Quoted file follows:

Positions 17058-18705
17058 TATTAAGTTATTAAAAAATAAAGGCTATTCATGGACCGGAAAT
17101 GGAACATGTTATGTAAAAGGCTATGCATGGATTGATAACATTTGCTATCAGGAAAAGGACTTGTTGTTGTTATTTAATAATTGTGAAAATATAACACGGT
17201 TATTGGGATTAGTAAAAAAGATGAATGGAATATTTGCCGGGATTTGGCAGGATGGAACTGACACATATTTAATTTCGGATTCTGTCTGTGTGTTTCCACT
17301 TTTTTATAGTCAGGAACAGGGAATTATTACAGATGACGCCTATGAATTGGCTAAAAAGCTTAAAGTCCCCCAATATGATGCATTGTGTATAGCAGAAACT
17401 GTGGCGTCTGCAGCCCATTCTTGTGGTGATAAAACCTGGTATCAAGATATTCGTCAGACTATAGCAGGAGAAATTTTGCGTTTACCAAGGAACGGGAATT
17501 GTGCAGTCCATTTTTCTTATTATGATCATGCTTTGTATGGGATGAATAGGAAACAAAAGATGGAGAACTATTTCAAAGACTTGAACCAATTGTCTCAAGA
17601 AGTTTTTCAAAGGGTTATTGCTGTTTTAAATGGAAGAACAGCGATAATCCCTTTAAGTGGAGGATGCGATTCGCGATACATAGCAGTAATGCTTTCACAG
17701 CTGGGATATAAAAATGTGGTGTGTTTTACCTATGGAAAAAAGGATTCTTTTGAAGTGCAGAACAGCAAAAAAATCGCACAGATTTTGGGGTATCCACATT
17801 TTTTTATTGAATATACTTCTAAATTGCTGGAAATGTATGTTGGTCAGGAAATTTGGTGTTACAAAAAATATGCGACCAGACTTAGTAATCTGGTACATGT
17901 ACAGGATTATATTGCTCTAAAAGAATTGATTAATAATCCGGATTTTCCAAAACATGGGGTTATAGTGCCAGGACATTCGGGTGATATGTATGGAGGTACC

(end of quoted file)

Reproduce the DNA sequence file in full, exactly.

Positions 17058-18705
17058 TATTAAGTTATTAAAAAATAAAGGCTATTCATGGACCGGAAAT
17101 GGAACATGTTATGTAAAAGGCTATGCATGGATTGATAACATTTGCTATCAGGAAAAGGACTTGTTGTTGTTATTTAATAATTGTGAAAATATAACACGGT
17201 TATTGGGATTAGTAAAAAAGATGAATGGAATATTTGCCGGGATTTGGCAGGATGGAACTGACACATATTTAATTTCGGATTCTGTCTGTGTGTTTCCACT
17301 TTTTTATAGTCAGGAACAGGGAATTATTACAGATGACGCCTATGAATTGGCTAAAAAGCTTAAAGTCCCCCAATATGATGCATTGTGTATAGCAGAAACT
17401 GTGGCGTCTGCAGCCCATTCTTGTGGTGATAAAACCTGGTATCAAGATATTCGTCAGACTATAGCAGGAGAAATTTTGCGTTTACCAAGGAACGGGAATT
17501 GTGCAGTCCATTTTTCTTATTATGATCATGCTTTGTATGGGATGAATAGGAAACAAAAGATGGAGAACTATTTCAAAGACTTGAACCAATTGTCTCAAGA
17601 AGTTTTTCAAAGGGTTATTGCTGTTTTAAATGGAAGAACAGCGATAATCCCTTTAAGTGGAGGATGCGATTCGCGATACATAGCAGTAATGCTTTCACAG
17701 CTGGGATATAAAAATGTGGTGTGTTTTACCTATGGAAAAAAGGATTCTTTTGAAGTGCAGAACAGCAAAAAAATCGCACAGATTTTGGGGTATCCACATT
17801 TTTTTATTGAATATACTTCTAAATTGCTGGAAATGTATGTTGGTCAGGAAATTTGGTGTTACAAAAAATATGCGACCAGACTTAGTAATCTGGTACATGT
17901 ACAGGATTATATTGCTCTAAAAGAATTGATTAATAATCCGGATTTTCCAAAACATGGGGTTATAGTGCCAGGACATTCGGGTGATATGTATGGAGGTACC